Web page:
Overview

The Personal Services Regulation and Personal Services Standards establish minimum health and safety requirements for the personal services industry.

  • The regulation sets out general business requirements and higher-level obligations for operators and workers.
  • The standards support the regulation by establishing detailed operational requirements for protecting public health.

The regulation and standards were amended to address issues and gaps that have existed since they were last amended in 2003.

Amendments to the regulation and standard were based on:

  • a lengthy review of current literature and evidence
  • reports of customer concerns, reports of injuries and infections
  • collaborative discussions with industry representatives, business owners and provincial, federal and territorial health partners and interested parties

Personal services businesses will be required to follow the amended Personal Services Regulation and Personal Services Standards starting July 1, 2020. The changes to the regulation and standards are intended to:

  • reduce incidences of preventable infections and injuries
  • improve clarity on the requirements for proper cleaning, disinfection and sterilization
  • require owners to ensure workers have the necessary skills and knowledge to perform important tasks and operate complex equipment
  • require businesses to notify Alberta Health Services before they offer a new service to the public
  • eliminate unnecessary requirements that have become obsolete over time

Legislation

Definition of a personal service

Personal services have been redefined in order to make sure that basic health and safety rules apply to more of today’s popular services.

Under the amended regulation, a personal service means any of the following activities performed on, in, or to a person’s skin, hair, nails or teeth, or other parts of the body of a person, for the primary purpose of enhancing, preserving or altering the person’s appearance:

  • puncturing
  • cutting
  • shaving
  • exfoliating
  • applying pressure
  • inserting, implanting, attaching or removing objects
  • applying suction
  • using energy-emitting equipment
  • removing
  • styling
  • applying or injecting cosmetic products

What is affected

Regulated personal services now include, but are not limited to:

  • barbering
  • body and ear piercing (using guns or needles)
  • body wraps
  • branding
  • chemical hair colouring, straightening and curling
  • chemical peels
  • cosmetic cryotherapy
  • cryolipolysis (cool sculpting)
  • dermal jewelry anchoring
  • dermal filler injection
  • dermal rolling
  • earlobe stretching
  • electrolysis
  • esthetic cupping
  • eyebrow threading
  • face and body painting
  • facial and body waxing
  • facials
  • hair extension
  • haircutting and hairstyling
  • henna
  • lash and brow tinting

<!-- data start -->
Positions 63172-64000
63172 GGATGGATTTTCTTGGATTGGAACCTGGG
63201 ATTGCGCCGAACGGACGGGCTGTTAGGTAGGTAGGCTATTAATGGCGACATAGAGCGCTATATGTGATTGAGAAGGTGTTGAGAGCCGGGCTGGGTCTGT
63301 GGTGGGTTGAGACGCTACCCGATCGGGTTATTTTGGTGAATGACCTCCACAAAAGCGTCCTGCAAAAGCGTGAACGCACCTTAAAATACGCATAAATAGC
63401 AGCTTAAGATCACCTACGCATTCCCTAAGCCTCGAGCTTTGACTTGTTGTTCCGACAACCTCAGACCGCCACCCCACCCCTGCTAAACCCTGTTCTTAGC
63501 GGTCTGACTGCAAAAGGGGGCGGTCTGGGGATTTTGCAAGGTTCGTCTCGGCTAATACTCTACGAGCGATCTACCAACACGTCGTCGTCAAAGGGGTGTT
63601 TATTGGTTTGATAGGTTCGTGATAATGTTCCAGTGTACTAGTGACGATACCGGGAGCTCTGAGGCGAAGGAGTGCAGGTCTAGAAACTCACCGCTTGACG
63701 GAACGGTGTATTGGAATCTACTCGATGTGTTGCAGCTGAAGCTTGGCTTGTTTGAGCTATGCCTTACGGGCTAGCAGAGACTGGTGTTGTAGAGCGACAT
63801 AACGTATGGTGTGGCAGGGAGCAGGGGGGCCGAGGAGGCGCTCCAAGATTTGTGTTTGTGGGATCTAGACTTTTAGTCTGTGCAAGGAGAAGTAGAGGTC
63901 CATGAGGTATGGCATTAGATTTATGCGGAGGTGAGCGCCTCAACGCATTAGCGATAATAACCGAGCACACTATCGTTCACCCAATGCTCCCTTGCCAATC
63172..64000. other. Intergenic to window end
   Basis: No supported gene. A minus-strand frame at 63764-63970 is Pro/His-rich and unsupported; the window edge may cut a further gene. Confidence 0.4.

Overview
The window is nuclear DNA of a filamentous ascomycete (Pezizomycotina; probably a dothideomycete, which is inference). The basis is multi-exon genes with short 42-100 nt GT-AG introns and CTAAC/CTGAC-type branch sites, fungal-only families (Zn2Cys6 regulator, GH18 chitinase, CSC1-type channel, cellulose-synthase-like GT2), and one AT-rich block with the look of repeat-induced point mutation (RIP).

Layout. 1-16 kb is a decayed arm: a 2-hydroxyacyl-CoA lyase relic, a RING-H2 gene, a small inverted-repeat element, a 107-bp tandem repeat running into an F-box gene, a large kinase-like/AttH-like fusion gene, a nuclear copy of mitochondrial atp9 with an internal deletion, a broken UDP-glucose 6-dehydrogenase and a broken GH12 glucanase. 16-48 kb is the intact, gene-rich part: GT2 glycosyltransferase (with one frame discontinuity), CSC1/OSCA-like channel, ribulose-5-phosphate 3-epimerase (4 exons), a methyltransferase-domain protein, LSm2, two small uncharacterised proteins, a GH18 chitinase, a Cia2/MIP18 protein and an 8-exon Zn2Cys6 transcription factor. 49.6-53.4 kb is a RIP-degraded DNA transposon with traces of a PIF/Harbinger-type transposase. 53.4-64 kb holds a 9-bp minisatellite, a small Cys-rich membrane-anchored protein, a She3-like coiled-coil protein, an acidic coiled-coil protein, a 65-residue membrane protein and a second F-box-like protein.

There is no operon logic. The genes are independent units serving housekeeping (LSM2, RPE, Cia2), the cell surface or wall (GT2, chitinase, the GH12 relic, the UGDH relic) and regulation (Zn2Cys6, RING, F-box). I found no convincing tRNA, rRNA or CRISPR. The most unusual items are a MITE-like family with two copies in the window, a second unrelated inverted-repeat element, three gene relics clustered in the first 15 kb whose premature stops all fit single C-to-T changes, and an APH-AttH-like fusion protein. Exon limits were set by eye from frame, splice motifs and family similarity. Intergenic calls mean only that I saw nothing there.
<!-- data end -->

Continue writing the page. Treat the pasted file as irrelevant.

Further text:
• lash extension
  • laser and cosmetic tattoo removal
  • laser hair re-growth and restoration
  • laser hair removal
  • manicure
  • microblading
  • microderm abrasion
  • mud treatments
  • neuromodulator injection (botox)
  • pedicure
  • permanent make-up
  • scarification
  • shaving
  • skin exfoliation
  • spray tanning
  • tattooing
  • teeth whitening
  • tooth decoration
  • ultraviolet (UV) tanning (tanning beds)
  • vaginal rejuvenation

Information for businesses

Effective July 1, 2020, all personal services businesses, owners, and employees will be required to comply with the new Personal Services Regulation and the Personal Services Standards. The changes to the regulation and standard were designed to place minimal administrative and financial burden on businesses and align with similar protections implemented in other provinces.

The new legislation is intended to:

  • address obsolete infection prevention requirements
  • provide clarity to owners and protect Albertans
  • prioritize the importance of worker skill and knowledge
  • better reflect the evolving industry landscape
  • address reports of unnecessary costs to businesses
  • improve support for businesses from Alberta Health Services
    • businesses must notify Alberta Health Services prior to offering any new or existing service to the public
  • reduce preventable injuries related to the use of cosmetic products, piercing guns and energy-emitting equipment
  • address confusion and unnecessary costs around both equipment cleaning and sink requirements

Enforcement

Compliance with the legislation will continue to be promoted and monitored by public health inspectors from Alberta Health Services through a variety of activities, including inspection, education and, where necessary, enforcement.

Resources

Contact

Report injuries, infections or concerns about potential violations to Alberta Health Services.

Website: Make a complaint

For questions or concerns regarding the amended Personal Services Regulation and Personal Services Standards:

Contact government